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Re: [ietf-smtp] Should we update an RFC if people refuse to implement parts of it ?

2021-06-05 11:21:34
On 6/5/2021 12:21 AM, John C Klensin wrote:
--On Friday, June 4, 2021 16:14 -0700 Dave Crocker
<dhc(_at_)dcrocker(_dot_)net> wrote:
You appear to be asking how it would be helpful to have the
specification reflect extensive field experience.  But maybe

No.  I am asking a much more pragmatic question or pair of
questions: (i) whether making a change in this area (see below)
is worth, at this particular point, opening up RFC 6531 and/or
6532 (and reviewing whether other documents in the SMTPUTF8
collection to see if they need similar adjustments) would be
worth the trouble and (ii) whether there is the energy to do
that and to do it well.

Oh? On re-reading your previous two postings, I'm still not finding those questions.

At any rate, it appears that you are suggesting expanding the proposed, very simple, very narrow, very pragmatic and entirely experience-based proposal into a larger and more generic activity.

While the latter might be worth considering, there is nothing about the current issue that requires coupling it to the larger task.

I think it is particularly important to ask the second question
because the apparently  underwhelming speed at which EMAILCORE
is converging on 5321bis and 5322bis does not support the
hypothesis that there is a lot of energy to do work like this
and because there are i18n issues associated with what the right
solutions might be and there appears to be even less energy in
the IETF for that kind of work.

Seems like a good reason for a) decoupling the larger task from the immediate, narrower one, and b) deferring the larger task until more immediate concerns are addressed.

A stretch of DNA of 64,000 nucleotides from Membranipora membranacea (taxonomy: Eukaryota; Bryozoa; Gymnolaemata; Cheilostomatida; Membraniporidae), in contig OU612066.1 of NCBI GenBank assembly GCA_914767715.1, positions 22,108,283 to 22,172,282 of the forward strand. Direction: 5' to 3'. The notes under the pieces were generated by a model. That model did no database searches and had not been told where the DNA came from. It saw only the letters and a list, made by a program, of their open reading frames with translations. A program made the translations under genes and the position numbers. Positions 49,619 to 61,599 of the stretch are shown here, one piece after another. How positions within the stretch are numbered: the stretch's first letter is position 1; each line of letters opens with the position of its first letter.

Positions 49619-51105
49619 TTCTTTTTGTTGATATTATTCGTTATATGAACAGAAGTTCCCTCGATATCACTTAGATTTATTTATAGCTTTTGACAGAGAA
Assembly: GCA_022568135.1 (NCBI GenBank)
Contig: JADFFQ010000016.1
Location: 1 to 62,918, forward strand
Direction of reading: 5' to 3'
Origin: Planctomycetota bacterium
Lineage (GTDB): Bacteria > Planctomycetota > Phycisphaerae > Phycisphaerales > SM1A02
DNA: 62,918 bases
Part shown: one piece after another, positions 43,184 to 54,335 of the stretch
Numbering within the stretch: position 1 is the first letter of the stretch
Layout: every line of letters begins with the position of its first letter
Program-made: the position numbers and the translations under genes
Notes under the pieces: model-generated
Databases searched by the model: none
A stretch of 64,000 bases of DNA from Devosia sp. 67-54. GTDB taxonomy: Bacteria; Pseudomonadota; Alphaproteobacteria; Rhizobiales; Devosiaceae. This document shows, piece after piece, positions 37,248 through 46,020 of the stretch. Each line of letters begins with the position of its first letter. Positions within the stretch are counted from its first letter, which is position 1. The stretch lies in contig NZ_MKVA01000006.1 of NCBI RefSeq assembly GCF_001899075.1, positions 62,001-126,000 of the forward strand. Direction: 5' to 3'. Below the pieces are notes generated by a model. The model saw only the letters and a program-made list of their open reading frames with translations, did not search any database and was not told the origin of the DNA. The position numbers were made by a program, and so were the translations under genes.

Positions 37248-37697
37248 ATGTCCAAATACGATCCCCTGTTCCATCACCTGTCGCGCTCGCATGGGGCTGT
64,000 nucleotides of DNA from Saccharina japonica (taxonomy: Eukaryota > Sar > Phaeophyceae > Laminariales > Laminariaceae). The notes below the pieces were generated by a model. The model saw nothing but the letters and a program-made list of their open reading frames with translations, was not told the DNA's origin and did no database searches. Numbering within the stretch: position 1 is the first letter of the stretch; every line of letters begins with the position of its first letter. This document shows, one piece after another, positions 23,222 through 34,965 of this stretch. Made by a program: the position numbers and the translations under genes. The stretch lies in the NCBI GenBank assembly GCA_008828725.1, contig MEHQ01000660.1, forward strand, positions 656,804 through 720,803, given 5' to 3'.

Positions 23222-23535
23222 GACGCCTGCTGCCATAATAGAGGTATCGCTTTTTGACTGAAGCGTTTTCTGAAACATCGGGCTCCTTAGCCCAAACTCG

And, finally, while I am personally convinced, at least at this
moment, that changes to the relevant text would be appropriate
if we had the collective time and energy, it is much less clear
to me that swapping MAY for SHOULD is the correct change to
make.  If, in the long term and when SMTPUTF8 is ubiquitous,
U-labels were really the better answer for this case, then the
test ought to explain why that is the right target even while
explaining why A-labels may be appropriate during the transition
period (however long that lasts).

Your 'if' is problematic. You are invoking a desirable but indefinite -- and, based on history, a discouraging -- future state as a reason to refrain from making a simple, practical change, responding to established reality.

 Simply saying "everyone who
has spoken up about implementations is using A-labels" is
actually not a sufficient reason to change the spec.

Oh? Really?  Why is that?

 And I
again note that the people who were represented in the WG with
the strongest perceived need for non-ASCII email addresses do
not appear to be represented on this list.

The IETF has established practice of making decisions based on those who show up. It's not as if this is a hidden activity.


Dave Crocker
Brandenburg InternetWorking

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